It's also shame that with all the mysticism pumped into the story, there's no magic in the actual center of the film, the ronin themselves. The only personality trait a samurai is allowed to possess seems to be unerring stoicism, and between all 47 ronin, there are probably only three distinct samurai with any discernible character traits beyond an intense need to brood, and you'll probably only remember those three by the time the credits roll, only to promptly forget about them only a few hours later. Thankfully, Rinko Kikuchi's slinky and treacherous witch adds some much needed camp and personality to the mostly forgettable human characters.
And that's the issue with 47 Ronin. It's largely forgettable. When your film takes on a historical legend like the tale of the 47 ronin, a story that has been told and told again ad nauseum over the years, you really need to justify your own version. There are reels and reels of film dedicated to this story, and 47 Ronin doesn't manage to add anything significant to the canon. It promises to weld myth and history together, but does so clumsily, and while some of the action scenes are exciting, especially a particularly inspired set piece that involves the ronin noiselessly breaking into a heavily guarded fortress, the film is a bore when it's not clanking swords together.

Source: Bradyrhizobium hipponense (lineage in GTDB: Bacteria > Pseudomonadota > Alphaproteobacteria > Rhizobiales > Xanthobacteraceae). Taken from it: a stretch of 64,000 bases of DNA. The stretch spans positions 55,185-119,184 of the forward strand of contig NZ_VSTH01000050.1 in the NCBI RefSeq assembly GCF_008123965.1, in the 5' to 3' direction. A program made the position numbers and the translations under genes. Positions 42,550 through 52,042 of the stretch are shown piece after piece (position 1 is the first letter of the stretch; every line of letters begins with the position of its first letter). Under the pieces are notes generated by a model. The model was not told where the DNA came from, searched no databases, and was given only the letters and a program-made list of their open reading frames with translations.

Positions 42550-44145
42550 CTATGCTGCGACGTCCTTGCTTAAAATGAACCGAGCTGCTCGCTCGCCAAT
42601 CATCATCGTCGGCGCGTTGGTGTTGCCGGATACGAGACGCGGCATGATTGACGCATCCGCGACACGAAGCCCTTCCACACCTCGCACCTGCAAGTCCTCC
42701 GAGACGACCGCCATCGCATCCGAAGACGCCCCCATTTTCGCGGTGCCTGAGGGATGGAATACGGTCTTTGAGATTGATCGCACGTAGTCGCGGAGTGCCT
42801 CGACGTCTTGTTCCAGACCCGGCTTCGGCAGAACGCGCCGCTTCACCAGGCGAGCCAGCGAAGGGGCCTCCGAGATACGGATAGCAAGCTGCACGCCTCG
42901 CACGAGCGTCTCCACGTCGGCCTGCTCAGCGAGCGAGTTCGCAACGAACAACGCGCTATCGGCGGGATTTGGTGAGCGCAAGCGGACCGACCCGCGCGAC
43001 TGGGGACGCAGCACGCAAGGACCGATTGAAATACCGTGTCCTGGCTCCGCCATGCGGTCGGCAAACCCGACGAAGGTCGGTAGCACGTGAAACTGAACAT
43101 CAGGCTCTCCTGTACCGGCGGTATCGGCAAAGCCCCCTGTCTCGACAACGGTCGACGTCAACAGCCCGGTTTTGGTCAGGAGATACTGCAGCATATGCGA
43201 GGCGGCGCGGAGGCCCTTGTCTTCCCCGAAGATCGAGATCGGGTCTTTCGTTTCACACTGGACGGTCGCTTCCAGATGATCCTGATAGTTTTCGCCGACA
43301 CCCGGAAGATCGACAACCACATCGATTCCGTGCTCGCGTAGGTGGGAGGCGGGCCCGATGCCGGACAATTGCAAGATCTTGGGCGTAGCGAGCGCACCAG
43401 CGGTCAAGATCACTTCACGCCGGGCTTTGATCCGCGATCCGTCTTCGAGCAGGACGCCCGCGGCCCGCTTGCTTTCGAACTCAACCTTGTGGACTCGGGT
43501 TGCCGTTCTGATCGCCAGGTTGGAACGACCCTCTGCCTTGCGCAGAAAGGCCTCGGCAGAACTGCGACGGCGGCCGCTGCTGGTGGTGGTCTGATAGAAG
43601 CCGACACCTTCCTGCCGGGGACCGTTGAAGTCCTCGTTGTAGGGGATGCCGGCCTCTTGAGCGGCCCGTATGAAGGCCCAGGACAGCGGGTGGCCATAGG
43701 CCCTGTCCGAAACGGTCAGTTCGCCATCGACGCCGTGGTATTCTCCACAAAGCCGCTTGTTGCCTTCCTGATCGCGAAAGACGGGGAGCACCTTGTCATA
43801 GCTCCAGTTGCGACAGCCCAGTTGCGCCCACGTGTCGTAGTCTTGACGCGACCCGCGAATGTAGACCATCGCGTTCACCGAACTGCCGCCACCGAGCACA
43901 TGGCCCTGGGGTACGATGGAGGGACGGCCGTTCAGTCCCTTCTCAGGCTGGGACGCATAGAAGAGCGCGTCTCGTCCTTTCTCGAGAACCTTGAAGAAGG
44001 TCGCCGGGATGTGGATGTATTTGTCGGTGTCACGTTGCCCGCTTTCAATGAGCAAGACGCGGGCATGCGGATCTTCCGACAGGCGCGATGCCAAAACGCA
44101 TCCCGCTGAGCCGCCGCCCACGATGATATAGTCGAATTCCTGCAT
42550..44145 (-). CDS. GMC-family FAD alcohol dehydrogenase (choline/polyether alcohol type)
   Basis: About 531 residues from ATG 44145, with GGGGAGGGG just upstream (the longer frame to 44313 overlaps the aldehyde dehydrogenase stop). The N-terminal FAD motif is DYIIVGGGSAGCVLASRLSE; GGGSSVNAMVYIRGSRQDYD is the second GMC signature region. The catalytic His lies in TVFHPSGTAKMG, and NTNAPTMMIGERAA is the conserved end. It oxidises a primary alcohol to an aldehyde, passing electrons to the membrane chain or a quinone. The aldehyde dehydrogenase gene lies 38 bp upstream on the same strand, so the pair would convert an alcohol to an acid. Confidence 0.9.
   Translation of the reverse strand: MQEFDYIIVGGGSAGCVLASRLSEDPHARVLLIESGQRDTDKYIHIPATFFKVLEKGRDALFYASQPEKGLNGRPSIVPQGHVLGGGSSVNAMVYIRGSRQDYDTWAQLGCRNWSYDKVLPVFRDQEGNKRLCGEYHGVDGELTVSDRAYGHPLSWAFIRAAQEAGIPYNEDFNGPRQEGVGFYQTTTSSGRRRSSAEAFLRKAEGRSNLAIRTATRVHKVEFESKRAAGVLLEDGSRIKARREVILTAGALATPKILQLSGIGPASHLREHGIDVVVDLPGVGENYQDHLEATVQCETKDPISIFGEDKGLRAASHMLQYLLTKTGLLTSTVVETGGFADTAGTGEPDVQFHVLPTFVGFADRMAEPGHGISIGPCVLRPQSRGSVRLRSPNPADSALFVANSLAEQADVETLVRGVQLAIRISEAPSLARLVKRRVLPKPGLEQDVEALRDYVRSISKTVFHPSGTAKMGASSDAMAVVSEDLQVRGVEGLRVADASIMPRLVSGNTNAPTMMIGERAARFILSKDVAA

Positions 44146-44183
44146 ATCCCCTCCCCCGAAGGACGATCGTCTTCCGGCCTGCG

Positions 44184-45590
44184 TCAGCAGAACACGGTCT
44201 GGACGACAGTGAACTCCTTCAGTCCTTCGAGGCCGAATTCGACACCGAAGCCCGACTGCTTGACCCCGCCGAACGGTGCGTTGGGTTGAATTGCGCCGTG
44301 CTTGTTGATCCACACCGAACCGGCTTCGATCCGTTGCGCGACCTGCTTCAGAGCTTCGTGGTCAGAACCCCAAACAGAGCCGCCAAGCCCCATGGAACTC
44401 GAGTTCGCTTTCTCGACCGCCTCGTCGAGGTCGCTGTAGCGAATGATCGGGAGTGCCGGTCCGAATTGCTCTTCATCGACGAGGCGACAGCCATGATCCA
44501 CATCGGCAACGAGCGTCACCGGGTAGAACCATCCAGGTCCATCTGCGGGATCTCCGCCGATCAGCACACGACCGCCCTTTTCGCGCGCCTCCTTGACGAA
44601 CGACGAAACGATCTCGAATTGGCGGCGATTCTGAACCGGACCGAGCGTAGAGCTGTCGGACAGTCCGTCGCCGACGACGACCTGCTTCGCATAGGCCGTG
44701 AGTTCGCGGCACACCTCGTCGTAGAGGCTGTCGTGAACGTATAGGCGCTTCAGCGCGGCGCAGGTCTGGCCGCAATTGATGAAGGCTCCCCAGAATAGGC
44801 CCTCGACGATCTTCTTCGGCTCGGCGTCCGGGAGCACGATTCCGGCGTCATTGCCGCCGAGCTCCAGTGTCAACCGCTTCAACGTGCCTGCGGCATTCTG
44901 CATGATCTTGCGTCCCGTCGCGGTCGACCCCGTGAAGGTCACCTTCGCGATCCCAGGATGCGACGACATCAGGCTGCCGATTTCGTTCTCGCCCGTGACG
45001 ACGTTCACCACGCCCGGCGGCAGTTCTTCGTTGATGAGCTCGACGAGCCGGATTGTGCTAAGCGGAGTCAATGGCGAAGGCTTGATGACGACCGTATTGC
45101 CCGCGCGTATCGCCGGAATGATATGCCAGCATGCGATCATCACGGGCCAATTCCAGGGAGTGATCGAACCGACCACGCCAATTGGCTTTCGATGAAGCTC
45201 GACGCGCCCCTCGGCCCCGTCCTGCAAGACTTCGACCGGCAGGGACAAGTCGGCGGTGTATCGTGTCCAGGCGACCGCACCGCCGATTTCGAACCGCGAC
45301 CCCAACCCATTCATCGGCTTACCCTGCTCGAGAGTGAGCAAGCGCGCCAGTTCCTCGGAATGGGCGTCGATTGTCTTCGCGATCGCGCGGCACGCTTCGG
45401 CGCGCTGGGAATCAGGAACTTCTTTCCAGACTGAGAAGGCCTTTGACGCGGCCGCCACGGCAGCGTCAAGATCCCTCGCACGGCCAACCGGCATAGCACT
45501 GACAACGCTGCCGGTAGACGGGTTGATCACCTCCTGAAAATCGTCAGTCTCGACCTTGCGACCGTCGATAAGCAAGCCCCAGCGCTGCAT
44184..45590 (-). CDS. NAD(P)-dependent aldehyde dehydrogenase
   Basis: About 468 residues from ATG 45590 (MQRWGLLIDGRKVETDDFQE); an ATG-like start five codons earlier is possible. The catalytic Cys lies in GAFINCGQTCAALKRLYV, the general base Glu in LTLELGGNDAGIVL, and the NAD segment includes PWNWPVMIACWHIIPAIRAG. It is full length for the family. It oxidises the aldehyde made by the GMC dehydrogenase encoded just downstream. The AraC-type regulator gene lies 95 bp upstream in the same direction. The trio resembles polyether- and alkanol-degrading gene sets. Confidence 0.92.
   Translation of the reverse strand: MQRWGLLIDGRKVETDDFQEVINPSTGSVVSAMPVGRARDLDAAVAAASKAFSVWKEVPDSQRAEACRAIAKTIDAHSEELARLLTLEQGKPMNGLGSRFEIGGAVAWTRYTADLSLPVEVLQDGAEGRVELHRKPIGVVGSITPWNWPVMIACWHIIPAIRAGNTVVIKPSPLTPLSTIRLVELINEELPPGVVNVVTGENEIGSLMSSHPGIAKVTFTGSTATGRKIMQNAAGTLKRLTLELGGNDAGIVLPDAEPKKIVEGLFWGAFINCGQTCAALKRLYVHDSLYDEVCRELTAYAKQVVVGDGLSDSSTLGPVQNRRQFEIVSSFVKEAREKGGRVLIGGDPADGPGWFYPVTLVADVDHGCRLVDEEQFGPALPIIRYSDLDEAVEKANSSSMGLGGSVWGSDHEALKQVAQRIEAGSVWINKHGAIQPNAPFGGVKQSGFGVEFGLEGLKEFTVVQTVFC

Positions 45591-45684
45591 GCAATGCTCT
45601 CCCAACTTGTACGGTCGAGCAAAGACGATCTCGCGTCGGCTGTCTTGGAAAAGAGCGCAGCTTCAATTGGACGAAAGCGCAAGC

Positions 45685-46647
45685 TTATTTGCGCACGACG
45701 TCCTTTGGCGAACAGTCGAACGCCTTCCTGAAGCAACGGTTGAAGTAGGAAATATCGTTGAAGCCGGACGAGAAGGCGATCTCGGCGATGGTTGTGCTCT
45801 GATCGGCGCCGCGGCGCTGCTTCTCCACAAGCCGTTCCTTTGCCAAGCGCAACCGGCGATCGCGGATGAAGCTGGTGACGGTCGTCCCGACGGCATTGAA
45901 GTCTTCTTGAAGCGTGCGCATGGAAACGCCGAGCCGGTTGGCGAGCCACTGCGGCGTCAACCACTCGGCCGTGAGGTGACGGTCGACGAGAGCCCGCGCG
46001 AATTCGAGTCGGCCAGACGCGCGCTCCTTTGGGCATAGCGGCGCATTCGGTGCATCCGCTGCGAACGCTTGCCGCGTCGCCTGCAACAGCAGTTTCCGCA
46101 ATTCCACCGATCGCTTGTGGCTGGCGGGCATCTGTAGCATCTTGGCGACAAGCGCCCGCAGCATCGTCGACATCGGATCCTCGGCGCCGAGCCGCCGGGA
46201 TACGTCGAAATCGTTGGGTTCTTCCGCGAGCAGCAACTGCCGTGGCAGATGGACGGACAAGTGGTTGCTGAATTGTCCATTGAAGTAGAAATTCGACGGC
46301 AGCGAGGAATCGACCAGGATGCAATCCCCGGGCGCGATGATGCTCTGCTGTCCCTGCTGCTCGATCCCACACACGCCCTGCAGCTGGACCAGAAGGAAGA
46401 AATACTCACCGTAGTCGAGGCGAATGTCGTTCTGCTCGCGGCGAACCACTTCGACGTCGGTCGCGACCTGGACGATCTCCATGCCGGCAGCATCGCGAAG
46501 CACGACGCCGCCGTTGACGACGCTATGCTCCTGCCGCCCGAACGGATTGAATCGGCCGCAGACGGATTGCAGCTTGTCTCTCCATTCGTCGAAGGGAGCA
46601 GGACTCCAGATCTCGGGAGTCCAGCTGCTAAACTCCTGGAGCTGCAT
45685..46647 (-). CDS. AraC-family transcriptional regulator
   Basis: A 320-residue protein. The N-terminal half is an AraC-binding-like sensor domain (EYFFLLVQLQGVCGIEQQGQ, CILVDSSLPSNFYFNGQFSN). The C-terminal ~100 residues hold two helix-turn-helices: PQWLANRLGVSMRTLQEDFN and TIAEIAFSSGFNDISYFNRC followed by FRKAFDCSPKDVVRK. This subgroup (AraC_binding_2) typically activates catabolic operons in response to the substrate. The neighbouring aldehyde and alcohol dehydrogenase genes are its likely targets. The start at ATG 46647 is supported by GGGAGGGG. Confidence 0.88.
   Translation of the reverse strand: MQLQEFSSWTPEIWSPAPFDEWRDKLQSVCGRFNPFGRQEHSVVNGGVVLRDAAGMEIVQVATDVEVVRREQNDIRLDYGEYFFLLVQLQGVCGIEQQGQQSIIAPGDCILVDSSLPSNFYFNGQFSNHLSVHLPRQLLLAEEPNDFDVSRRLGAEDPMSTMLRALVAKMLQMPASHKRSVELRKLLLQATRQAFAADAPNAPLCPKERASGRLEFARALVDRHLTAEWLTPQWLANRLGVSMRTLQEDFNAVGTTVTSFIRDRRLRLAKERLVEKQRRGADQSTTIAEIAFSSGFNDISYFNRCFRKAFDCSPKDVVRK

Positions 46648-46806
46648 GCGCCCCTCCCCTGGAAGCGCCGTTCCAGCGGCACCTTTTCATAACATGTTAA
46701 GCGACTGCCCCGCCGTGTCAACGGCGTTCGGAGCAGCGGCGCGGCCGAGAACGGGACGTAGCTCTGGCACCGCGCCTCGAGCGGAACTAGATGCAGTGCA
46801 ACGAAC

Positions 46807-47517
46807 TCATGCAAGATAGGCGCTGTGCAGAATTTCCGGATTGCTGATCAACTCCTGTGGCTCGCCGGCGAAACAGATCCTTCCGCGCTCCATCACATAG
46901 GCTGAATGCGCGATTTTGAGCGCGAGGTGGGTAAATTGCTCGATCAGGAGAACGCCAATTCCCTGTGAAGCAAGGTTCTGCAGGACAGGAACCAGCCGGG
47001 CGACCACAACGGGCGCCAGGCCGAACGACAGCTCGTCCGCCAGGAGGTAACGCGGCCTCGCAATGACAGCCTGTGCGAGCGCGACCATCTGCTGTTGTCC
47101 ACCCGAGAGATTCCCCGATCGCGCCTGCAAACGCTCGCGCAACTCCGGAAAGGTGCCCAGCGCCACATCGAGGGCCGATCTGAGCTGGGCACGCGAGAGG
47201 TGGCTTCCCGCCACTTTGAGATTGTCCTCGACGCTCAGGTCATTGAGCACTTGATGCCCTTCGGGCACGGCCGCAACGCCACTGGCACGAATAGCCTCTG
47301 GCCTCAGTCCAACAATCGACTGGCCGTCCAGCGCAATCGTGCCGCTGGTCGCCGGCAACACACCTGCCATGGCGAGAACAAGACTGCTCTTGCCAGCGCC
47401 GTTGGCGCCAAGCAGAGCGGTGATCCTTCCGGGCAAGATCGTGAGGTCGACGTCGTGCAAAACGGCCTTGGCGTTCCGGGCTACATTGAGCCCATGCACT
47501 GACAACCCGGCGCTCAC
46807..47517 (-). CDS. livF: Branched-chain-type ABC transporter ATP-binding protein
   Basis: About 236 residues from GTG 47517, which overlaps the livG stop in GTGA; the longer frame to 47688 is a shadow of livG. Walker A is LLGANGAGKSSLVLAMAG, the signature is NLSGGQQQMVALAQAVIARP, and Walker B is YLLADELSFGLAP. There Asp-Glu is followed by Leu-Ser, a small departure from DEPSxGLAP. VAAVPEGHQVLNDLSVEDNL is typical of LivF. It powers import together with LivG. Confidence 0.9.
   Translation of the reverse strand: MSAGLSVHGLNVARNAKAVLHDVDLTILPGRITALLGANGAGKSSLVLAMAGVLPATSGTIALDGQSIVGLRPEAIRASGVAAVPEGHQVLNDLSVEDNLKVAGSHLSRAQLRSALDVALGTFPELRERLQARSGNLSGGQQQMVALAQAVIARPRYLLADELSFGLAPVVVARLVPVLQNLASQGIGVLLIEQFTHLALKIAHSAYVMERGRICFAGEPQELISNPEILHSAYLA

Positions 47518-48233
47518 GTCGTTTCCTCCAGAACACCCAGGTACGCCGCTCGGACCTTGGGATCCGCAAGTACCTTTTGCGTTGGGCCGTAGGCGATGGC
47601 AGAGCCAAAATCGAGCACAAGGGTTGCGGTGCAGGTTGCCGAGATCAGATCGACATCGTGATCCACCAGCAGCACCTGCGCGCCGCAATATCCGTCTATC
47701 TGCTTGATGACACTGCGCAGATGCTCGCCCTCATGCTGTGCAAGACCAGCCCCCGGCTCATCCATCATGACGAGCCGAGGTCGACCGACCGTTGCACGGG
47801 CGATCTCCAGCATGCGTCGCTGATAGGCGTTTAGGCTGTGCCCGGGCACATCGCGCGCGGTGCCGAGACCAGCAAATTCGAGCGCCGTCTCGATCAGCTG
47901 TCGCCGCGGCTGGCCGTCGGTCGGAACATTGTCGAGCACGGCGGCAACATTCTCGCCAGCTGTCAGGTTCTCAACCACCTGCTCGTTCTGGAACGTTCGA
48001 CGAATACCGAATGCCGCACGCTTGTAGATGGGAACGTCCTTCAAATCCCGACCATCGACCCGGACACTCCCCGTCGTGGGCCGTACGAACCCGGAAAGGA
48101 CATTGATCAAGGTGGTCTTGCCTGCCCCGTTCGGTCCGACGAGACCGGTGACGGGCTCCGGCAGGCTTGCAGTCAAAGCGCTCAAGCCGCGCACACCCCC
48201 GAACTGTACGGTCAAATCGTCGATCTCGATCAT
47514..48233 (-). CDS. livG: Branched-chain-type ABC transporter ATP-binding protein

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47 Ronin is a film with many stories. As much as it is a tale about the revenge of four dozen masterless samurai, it's also the tale of an inexperienced filmmaker swallowed up by the enormity of blockbuster filmmaking. Most of all though, It's proof that you shouldn't cram Keanu Reeves into a movie that doesn't really need Keanu Reeves. What you're left with is a dull and bloated samurai epic that has its moments, but feels largely unnecessary.
David Mitchell's novel Cloud Atlas consists of six stories set in various periods between 1850 and a time far into Earth's post-apocalyptic future. Each segment lives on its own the previous first person account picked up and read by a character in its successor creating connective tissue between each moment in time. The various stories remain intact for Tom Tykwer's (Run Lola Run) Lana Wachowski's and Andy Wachowski's (The Matrix) film adaptation which debuted at the Toronto International Film Festival. The massive change comes from the interweaving of the book's parts into one three-hour saga — a move that elevates the material and transforms Cloud Atlas in to a work of epic proportions.